Anti-glare display (row 2)
Anti-glare display (row 2)

The iPad Air 2 is also Apple's first tablet to have an anti-glare coating on its display. Apple says it can reduce glare by 56 percent.

Fingerprint sensor

Touch ID fingerprint sensor (row 1)
Touch ID fingerprint sensor (row 1)

Touch ID fingerprint sensor (row 2)
Touch ID fingerprint sensor (row 2)

The iPad Air 2 and iPad mini 3 both have Apple's Touch ID sensor in place of the old home button. It lets you easily secure your tablet and log into Touch ID-enabled apps.

Pay

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Apple Pay (row 2)
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Touch ID also lets you pay with the online portion of Apple Pay. As for the physical (in-store) portion, you'll need an iPhone 6 or 6 Plus, or the upcoming Apple Watch.

Storage

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The iPad Air 2 follows the iPhones 6 and 6 Plus in skipping the 32 GB storage tier, and jumping straight to 64 GB.

Chip

System-on-a-chip (row 1)
System-on-a-chip (row 1)

System-on-a-chip (row 2)
System-on-a-chip (row 2)

As you might expect, each new iPad was faster than its predecessors. The last two iPads have 64-bit architecture, which moves the tablets' foundations closer to that of desktop PCs.

RAM

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The 2 GB of RAM in the iPad Air 2 should be a nice upgrade. After returning from another app or tab in the iPad Air 1, I find browser tabs needing to reload more often than I'd like.

Connector

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Connector (row 1)

Connector (row 2)
Connector (row 2)

The last three 9.7-in iPads have moved to Apple's smaller and reversible Lightning connector. The older iPads used the big 30-pin cables, which you can trace all the way back to some of the early iPods.

Side switch

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Side switch (row 1)

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Side switch (row 2)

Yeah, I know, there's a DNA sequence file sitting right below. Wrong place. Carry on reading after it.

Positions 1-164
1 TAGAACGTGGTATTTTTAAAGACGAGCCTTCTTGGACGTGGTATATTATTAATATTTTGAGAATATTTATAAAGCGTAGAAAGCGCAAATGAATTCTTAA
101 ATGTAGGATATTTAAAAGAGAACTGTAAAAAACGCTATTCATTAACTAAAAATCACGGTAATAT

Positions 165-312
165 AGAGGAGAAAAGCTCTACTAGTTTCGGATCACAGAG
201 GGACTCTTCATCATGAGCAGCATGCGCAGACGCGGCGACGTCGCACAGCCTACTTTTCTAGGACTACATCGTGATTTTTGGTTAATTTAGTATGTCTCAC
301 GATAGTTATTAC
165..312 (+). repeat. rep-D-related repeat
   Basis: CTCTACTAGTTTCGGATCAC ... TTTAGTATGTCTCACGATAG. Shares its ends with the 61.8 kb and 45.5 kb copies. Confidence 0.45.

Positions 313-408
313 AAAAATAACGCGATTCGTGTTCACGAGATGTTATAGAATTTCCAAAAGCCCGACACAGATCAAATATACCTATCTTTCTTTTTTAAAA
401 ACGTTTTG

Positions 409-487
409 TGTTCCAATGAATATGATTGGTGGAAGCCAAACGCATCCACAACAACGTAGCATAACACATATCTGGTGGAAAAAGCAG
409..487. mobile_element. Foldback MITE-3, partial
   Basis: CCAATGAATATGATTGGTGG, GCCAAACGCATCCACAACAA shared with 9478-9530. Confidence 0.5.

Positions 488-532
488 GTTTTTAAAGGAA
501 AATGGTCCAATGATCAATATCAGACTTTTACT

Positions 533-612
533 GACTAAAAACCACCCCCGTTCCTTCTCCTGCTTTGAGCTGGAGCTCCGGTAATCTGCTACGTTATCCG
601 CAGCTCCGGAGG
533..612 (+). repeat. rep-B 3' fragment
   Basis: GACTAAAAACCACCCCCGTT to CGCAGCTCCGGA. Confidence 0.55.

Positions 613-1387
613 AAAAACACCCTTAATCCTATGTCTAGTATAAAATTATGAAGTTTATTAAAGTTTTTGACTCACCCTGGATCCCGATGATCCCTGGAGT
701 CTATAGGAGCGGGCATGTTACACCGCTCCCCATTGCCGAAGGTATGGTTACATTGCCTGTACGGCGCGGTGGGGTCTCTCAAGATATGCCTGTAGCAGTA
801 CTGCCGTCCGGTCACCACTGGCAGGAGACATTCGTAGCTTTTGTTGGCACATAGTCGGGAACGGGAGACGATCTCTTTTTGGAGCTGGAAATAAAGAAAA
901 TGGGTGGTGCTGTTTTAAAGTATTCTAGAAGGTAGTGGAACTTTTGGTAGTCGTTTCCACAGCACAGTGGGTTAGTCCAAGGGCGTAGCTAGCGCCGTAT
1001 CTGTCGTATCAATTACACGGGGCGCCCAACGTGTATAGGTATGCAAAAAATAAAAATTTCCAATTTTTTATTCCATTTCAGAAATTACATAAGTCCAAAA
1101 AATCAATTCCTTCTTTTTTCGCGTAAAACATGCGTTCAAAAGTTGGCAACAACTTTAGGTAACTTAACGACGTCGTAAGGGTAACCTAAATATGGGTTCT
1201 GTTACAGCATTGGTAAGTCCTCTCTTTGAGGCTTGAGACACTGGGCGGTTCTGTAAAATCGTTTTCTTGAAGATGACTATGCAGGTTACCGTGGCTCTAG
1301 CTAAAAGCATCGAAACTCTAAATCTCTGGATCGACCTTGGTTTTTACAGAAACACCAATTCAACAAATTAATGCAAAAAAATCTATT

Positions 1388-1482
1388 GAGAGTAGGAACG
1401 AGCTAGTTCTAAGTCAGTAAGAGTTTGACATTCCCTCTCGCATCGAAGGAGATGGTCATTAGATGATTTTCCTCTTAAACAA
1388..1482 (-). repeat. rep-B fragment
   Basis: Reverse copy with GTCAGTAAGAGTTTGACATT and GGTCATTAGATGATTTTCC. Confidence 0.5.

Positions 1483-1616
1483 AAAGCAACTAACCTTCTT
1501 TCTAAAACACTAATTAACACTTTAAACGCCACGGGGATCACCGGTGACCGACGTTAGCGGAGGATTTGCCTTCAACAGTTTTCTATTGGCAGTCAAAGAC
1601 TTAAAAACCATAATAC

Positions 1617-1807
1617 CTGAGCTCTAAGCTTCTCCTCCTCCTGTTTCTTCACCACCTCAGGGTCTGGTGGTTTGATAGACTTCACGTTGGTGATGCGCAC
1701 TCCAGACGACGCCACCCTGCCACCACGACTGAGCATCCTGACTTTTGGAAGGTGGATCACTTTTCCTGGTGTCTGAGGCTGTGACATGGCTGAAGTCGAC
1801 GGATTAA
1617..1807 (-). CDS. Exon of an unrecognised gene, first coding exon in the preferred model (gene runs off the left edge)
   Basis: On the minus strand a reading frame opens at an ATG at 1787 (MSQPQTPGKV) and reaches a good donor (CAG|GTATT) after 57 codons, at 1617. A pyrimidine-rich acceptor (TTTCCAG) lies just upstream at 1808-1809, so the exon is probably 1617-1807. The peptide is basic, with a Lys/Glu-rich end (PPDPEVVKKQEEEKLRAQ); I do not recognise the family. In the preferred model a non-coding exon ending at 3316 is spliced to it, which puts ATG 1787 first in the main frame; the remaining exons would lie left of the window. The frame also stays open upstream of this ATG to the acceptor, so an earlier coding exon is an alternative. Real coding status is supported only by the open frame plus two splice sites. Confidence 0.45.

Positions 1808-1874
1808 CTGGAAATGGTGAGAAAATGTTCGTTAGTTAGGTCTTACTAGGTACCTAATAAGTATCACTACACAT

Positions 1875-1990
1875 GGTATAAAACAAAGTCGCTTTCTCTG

In the name of thinness, Apple cut the side switch from the iPad Air 2. In the older models, it could be used to either lock the screen's orientation or mute audio.

LTE

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LTE (row 1)

LTE (row 2)
LTE (row 2)

All of the iPads were originally sold in either Wi-Fi only or Wi-Fi with cellular models, but only the last four have supported LTE.

Apple SIM

Apple SIM (row 1)
Apple SIM (row 1)

Apple SIM (row 2)
Apple SIM (row 2)

With the iPad Air 2, Apple is dropping a bomb on the wireless carriers with the Apple SIM. This customer-friendly card lets you switch among carriers (in the US and UK only) without changing SIMs. Of course you have to be using a more expensive cellular-enabled iPad though.

Battery

Battery (row 1)
Battery (row 1)

Battery (row 2)
Battery (row 2)

The batteries in the newer models might look weaker, but, thanks to more power-efficient processing, all the iPads should have roughly the same battery life (Apple originally advertised the same "up to 10 hours of web surfing over Wi-Fi" in every model).

Siri

Siri (row 1)
Siri (row 1)

Siri (row 2)
Siri (row 2)

Apple didn't add Siri to the iPad until iOS 5 arrived on the 3rd-gen model. Jailbreakers have proven that the voice assistant can run on the iPads 1 and 2 without a hitch, but Apple chose not to include it (perhaps as an incentive to upgrade?).

Smart Cover support

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Smart cover support (row 1)

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The original iPad doesn't have the internal magnets needed to use Apple (or third-party) Smart Covers. You know, the ones that automatically turn your screen off when the cover is closed, and vice versa.